It was the end of summer, 2007, and Barclays Chief Executive Officer John Varley was being driven on a sunny afternoon between Hampshire and London. The months-long battle between his giant London institution and the consortium of Royal Bank of Scotland, Banco Santander and Fortis over who would buy ABN Amro was at its height, and yet Varley sounded calm as could be. "If we don't bring off the merger, there's plenty of fuel in our tanks, plenty of growth opportunities," he said that day. "It is not something that will cause me loss of sleep."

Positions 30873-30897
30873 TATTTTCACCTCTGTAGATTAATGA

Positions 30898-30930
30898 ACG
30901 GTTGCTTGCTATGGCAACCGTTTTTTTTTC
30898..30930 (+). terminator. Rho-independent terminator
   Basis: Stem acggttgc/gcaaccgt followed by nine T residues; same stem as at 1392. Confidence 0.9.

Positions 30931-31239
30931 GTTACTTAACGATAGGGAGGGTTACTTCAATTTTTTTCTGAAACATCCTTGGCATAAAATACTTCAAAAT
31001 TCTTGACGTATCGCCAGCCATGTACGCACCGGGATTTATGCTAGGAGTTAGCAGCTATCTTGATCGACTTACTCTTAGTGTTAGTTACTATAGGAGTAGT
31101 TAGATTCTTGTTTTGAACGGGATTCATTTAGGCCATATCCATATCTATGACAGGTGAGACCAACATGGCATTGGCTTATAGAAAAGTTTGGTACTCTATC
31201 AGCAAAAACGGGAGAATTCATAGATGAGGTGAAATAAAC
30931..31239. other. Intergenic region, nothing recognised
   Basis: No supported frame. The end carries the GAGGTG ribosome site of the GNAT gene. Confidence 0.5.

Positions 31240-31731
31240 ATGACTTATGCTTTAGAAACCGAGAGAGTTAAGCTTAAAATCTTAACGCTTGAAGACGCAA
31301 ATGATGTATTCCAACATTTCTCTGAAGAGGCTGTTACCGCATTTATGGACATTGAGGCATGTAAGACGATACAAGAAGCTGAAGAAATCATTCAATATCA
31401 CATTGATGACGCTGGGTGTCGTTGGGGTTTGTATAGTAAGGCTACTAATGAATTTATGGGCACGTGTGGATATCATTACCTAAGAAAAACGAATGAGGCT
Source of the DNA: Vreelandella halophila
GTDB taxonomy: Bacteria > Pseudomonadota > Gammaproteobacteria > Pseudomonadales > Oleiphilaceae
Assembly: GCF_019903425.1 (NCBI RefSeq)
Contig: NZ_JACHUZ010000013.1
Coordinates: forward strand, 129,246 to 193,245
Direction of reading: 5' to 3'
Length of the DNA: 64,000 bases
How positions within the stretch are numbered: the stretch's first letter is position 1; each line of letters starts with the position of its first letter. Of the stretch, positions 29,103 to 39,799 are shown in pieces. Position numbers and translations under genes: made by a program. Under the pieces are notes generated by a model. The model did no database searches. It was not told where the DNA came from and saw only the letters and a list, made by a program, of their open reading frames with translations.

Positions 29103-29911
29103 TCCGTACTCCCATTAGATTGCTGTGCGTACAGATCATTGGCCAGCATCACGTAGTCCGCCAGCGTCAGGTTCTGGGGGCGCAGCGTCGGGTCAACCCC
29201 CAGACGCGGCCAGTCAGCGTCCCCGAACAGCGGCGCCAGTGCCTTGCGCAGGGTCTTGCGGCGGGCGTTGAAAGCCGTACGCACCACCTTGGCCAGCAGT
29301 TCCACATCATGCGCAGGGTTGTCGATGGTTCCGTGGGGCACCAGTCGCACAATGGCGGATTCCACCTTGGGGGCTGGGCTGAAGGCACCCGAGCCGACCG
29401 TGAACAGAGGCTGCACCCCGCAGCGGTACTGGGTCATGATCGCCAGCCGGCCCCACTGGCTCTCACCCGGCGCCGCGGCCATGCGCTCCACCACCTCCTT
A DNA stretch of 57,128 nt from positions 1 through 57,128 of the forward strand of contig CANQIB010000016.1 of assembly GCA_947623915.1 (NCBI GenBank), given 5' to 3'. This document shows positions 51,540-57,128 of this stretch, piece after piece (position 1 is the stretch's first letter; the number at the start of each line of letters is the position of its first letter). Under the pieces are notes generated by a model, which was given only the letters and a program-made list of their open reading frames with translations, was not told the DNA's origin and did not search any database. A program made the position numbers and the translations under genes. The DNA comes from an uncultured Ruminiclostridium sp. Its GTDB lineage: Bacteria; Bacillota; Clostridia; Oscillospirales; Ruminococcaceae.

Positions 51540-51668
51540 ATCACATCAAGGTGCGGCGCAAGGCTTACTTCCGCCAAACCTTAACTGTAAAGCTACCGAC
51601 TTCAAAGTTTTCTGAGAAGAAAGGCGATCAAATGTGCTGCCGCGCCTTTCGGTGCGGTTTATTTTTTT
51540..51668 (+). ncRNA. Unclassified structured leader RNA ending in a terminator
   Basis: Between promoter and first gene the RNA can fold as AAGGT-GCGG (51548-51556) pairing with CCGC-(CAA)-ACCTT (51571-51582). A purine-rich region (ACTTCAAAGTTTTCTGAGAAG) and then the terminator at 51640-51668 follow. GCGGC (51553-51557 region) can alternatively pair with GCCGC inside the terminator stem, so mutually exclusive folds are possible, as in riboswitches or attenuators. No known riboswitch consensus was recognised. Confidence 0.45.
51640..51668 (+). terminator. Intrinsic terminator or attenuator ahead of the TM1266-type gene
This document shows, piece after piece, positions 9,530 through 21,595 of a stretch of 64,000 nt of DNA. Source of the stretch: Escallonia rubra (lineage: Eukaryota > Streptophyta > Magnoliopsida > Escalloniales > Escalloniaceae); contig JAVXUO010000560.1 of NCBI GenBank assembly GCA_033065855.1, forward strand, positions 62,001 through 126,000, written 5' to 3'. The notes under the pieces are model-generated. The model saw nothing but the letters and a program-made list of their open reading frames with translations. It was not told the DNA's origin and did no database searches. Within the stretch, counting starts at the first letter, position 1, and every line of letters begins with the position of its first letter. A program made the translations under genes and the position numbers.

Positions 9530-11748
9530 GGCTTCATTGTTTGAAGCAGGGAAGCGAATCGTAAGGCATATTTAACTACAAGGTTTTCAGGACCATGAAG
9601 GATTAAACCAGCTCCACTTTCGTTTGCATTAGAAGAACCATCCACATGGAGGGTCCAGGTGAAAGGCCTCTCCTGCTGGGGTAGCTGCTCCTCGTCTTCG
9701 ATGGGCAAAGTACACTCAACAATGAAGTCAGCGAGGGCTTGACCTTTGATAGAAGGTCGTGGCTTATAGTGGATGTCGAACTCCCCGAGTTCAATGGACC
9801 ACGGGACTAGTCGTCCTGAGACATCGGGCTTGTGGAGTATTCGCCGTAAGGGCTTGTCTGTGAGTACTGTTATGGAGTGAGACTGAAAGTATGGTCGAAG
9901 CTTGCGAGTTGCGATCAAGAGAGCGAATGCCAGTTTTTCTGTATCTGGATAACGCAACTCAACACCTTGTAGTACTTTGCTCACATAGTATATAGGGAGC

How strange these days have been. Barclays indeed lost on the deal, and ABN's acquisition has been beating RBS over the head ever since. Now Barclays is open for business in America with 10,000 new employees taken from Lehman Brothers and observers are mulling how the new-look Barclays will be positioned in the U.S., and if other European-based firms follow Barclays as a vulture player on Wall Street.

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